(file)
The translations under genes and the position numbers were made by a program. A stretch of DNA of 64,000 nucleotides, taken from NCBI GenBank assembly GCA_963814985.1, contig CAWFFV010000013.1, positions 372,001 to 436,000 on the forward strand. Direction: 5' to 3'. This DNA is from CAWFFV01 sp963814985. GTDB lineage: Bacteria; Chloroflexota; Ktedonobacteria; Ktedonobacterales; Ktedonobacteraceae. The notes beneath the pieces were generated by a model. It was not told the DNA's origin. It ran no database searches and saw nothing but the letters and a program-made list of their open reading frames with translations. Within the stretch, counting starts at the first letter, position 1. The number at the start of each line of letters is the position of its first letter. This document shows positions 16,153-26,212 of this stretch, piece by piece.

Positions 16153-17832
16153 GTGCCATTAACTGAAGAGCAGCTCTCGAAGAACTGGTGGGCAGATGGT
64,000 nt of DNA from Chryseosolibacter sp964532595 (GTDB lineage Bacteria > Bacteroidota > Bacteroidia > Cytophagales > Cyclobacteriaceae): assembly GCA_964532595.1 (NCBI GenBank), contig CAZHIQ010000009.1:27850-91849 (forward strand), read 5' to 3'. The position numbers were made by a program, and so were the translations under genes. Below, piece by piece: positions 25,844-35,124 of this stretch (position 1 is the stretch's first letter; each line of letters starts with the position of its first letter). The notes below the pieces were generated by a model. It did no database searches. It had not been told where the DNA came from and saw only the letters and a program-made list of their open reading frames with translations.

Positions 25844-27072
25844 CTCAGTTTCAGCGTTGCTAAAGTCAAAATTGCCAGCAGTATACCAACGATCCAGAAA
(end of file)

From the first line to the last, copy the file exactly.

The translations under genes and the position numbers were made by a program. A stretch of DNA of 64,000 nucleotides, taken from NCBI GenBank assembly GCA_963814985.1, contig CAWFFV010000013.1, positions 372,001 to 436,000 on the forward strand. Direction: 5' to 3'. This DNA is from CAWFFV01 sp963814985. GTDB lineage: Bacteria; Chloroflexota; Ktedonobacteria; Ktedonobacterales; Ktedonobacteraceae. The notes beneath the pieces were generated by a model. It was not told the DNA's origin. It ran no database searches and saw nothing but the letters and a program-made list of their open reading frames with translations. Within the stretch, counting starts at the first letter, position 1. The number at the start of each line of letters is the position of its first letter. This document shows positions 16,153-26,212 of this stretch, piece by piece.

Positions 16153-17832
16153 GTGCCATTAACTGAAGAGCAGCTCTCGAAGAACTGGTGGGCAGATGGT
64,000 nt of DNA from Chryseosolibacter sp964532595 (GTDB lineage Bacteria > Bacteroidota > Bacteroidia > Cytophagales > Cyclobacteriaceae): assembly GCA_964532595.1 (NCBI GenBank), contig CAZHIQ010000009.1:27850-91849 (forward strand), read 5' to 3'. The position numbers were made by a program, and so were the translations under genes. Below, piece by piece: positions 25,844-35,124 of this stretch (position 1 is the stretch's first letter; each line of letters starts with the position of its first letter). The notes below the pieces were generated by a model. It did no database searches. It had not been told where the DNA came from and saw only the letters and a program-made list of their open reading frames with translations.

Positions 25844-27072
25844 CTCAGTTTCAGCGTTGCTAAAGTCAAAATTGCCAGCAGTATACCAACGATCCAGAAA